Basal cell carcinoma is the most common skin cancer affecting predominantly fairer skinned individuals over the age of 30. Fortunately, basal cell carcinoma is the least dangerous of the skin cancers with the risk of metastasis being extremely low. However, these lesions can grow rather large and become disfiguring and inoperable if left untreated. The cause of basal cell carcinoma is thought to be related to a combination of sun exposure and genetic susceptibility.
Common to almost all basal cell carcinomas is the propensity to bleed with minimal trauma and to create sores that do not heal properly. Frequently, patients present with a wound or sore that bleeds with minimal trauma and never fully heals and is slow growing. Aside from this characteristic, basal cell carcinomas can present as a raised red bump or a flat red patch. Common areas are the face, trunk and extremities as well as scalp.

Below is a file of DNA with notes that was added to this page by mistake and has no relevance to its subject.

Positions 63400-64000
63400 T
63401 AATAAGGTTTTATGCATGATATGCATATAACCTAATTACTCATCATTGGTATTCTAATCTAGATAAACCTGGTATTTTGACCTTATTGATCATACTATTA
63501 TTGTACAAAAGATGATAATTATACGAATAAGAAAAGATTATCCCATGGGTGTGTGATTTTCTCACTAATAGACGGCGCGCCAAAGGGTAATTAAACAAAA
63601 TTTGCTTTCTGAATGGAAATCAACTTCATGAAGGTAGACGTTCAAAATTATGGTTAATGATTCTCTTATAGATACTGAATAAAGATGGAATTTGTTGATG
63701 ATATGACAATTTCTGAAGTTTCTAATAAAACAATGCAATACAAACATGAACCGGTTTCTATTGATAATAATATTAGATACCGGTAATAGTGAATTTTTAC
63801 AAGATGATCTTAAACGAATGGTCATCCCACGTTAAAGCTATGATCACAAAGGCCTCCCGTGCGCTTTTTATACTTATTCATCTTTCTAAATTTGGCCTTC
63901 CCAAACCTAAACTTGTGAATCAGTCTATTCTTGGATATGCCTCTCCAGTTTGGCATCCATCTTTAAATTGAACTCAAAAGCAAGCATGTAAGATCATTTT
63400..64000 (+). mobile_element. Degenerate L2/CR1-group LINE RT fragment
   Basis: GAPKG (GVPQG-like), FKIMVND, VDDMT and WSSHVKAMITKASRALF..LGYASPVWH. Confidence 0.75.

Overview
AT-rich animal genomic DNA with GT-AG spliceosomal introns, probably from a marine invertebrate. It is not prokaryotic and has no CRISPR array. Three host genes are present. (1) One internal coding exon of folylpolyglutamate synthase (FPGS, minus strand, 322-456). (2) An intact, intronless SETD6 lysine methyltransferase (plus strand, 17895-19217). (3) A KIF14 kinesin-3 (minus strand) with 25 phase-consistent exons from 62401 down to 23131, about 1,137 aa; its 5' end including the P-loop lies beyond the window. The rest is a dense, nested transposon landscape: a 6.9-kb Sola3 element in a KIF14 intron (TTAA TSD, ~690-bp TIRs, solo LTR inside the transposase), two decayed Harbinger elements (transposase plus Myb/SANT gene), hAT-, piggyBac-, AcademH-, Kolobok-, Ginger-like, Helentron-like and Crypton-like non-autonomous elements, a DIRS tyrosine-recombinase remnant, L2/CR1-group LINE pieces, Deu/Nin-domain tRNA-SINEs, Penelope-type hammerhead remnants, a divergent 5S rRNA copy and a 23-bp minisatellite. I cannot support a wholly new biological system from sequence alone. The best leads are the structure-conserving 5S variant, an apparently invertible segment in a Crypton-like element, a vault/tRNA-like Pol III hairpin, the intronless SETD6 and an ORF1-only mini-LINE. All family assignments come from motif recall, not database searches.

Basal cell carcinomas can be treated in various ways depending on the depth, size, growth type as well as location. For small superficial lesions, topical immune based therapies can be used vs curettage or excision. While deeper lesions are excised, those with aggressive growth types, large or sensitive locations such as the head and neck are treated with Mohs micrographic surgery. Dr. Nash offers Mohs micrographic surgery in addition to general surgery, immunomodulation and curettage depending on your tumor’s characteristics.
- Basal cell carcinoma is the most common skin cancer
- It rarely metastasizes but grows indolently and can be disfiguring
- Dr. Nash offers a variety of treatments including Mohs micrographic surgery